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Thank you VP,

I appreciate your response.

FWIW, my investment approach has been most influenced by WEB and Philip Fisher. I've read Intelligent Investor at least a half dozen times and believe it to be a very valuable reference. So is Security Analysis. I would classify myself as an enterprising investor. But, one who still has much to learn.

I devote nearly every waking hour other than my day-job and my family time to learning about investing and different companies. That would total at least 20 to 30 hours per week spent on investing. For a DIY, I'd think that is pretty enterprising.

My investment approach is just as WEB's is:

"Our equity-investing strategy remains little changed from what it was fifteen years ago, when we said in the 1977 annual report: "We select our marketable equity securities in much the way we would evaluate a business for acquisition in its entirety. We want the business to be one (a) that we can understand; (b) with favorable long-term prospects; (c) operated by honest and competent people; and (d) available at a very attractive price." We have seen cause to make only one change in this creed: Because of both market conditions and our size, we now substitute "an attractive price" for "a very attractive price." (Source: 1992 Berkshire Annual Report)

Do to my small size, I've not relaxed the "very attractive price" requirement, though. :)

Ideally, I'm looking for a few excellent companies that meet WEB's three hurdles above and Fisher's 15 Points, as well. (I hope your familiar with Fisher's book "Common Stocks and Uncommon Profits", too) Companies that can do that and which happen to sell at a discount to IV at the time of purchase make very attractive long-term holdings (5, 10, 15 years, or a life time). These are companies whose minor quarterly fluctuations in both share price and performance metrics mean very little.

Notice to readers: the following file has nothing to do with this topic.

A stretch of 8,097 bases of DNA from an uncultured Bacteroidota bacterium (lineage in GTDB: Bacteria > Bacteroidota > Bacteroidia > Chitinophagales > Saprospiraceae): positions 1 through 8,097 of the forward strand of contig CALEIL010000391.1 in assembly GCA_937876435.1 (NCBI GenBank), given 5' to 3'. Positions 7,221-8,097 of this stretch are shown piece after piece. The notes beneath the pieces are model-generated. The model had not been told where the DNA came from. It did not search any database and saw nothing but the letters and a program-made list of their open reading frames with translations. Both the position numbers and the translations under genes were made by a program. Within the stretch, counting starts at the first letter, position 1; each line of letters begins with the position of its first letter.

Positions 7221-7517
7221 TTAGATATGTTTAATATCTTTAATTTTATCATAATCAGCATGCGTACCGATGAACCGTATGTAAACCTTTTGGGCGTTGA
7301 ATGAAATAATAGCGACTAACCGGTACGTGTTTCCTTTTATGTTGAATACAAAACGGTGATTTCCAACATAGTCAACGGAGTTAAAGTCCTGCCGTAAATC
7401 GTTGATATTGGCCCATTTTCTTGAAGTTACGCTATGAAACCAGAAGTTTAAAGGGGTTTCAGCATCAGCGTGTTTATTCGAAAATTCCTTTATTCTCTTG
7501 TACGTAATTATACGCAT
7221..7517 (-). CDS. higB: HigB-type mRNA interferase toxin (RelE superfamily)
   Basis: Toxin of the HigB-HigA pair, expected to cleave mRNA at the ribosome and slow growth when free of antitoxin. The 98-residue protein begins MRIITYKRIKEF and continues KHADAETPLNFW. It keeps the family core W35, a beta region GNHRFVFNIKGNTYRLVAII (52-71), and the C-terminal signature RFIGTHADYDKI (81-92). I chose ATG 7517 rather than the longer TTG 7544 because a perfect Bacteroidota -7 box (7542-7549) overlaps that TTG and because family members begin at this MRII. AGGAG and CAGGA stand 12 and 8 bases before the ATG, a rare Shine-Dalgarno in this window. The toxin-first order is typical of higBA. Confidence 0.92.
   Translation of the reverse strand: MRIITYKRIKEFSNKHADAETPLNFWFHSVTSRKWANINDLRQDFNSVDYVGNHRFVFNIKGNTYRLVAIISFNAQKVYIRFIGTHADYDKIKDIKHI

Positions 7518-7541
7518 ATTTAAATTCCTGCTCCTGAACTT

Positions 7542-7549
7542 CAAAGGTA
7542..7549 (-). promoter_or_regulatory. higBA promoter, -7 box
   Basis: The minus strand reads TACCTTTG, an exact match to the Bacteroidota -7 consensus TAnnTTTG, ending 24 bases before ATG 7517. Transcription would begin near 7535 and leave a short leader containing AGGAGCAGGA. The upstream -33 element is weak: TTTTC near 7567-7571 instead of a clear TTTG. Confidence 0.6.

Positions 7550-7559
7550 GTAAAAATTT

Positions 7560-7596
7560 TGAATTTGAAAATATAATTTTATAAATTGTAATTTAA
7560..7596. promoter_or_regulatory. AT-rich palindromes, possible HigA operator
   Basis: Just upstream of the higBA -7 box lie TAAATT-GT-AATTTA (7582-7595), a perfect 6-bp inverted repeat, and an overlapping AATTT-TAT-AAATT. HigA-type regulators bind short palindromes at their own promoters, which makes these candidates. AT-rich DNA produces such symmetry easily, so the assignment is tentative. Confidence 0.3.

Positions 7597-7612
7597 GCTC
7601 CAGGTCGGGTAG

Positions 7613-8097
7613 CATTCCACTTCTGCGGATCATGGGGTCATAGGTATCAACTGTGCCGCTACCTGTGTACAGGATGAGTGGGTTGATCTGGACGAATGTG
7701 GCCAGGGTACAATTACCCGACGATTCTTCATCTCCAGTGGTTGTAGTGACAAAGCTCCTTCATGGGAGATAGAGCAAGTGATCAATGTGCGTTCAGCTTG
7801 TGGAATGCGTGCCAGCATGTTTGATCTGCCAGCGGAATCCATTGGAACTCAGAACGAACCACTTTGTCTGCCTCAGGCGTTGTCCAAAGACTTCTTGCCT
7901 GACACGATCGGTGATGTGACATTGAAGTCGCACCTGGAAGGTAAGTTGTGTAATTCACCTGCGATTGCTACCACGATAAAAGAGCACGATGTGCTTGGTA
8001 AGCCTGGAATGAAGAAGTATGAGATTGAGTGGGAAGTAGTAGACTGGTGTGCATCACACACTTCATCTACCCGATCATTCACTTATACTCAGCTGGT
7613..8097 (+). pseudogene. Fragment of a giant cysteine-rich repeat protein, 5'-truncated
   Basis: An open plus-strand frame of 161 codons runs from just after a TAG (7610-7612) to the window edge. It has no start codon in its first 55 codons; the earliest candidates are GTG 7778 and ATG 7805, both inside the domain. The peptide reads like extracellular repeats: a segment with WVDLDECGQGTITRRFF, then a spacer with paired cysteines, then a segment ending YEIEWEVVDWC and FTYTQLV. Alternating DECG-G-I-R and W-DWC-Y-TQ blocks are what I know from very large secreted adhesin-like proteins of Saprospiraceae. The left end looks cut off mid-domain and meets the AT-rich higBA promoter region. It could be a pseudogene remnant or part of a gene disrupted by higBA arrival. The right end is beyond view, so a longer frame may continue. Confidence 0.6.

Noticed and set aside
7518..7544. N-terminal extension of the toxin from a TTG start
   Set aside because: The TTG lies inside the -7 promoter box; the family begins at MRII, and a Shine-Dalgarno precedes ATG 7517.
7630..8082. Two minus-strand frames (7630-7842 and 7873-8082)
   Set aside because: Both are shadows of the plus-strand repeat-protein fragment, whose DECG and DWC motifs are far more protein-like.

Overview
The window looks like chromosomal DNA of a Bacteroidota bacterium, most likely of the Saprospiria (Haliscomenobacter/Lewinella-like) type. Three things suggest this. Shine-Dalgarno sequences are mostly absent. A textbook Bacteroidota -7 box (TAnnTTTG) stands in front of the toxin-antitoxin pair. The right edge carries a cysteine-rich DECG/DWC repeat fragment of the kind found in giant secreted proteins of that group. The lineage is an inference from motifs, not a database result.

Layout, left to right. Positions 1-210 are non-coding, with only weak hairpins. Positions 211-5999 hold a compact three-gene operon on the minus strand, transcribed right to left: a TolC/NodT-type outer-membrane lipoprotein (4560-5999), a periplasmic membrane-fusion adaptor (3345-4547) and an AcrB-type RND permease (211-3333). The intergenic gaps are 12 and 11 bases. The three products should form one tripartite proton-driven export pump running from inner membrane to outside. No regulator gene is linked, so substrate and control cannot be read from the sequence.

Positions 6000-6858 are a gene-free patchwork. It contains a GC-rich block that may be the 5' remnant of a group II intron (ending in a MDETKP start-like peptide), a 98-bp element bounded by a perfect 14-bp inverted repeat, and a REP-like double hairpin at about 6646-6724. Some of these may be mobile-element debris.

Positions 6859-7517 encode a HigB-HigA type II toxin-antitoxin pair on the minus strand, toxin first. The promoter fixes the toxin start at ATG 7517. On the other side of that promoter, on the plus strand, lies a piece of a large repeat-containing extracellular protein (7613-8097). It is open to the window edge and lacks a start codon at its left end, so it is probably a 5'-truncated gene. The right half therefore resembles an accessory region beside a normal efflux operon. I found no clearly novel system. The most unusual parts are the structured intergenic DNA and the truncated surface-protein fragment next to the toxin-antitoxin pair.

Granted, many of my large cap holdings do not satisfy these hurdles.

So far in my search I've found one that may be a serious candidate and its market cap is only $200 million currently. It is my largest holding and has performed extremely well even by your standards in the short time that I've held it. But even for it, I simply can't see recalculating the IV on a quarterly basis. Checking to make sure it is performing up to expectations is one thing, re-doing a valuation based on one quarter's results simply seems like a waste of time.

If we are throwing out numbers. I've had companies double in a year too. 200% in two years. 80% in six months. Still, I'm not getting it. Maybe I'm too dense.

Hey, if you got something growing at a gazillion percent per year and a stock price rocketing to the moon, maybe its justified. But if that is the case, I might suggest that even you can't guess at the companies value that closely anyway. Plus or minus one or two hundred percent might be all that's doable.

Personnally, I don't believe that great returns can be achieved by trading in and out of stocks on a monthly, quarterly or even yearly basis. It is thinking like that that got me out of mutual funds and picking my own stocks in the first place.

I mean no disrespect and I really appreciate your taking the time to chat with me about this topic, thank you. I'm sure you are good at what you do. In the end, I'm sure we'll have to agree to disagree on this point.

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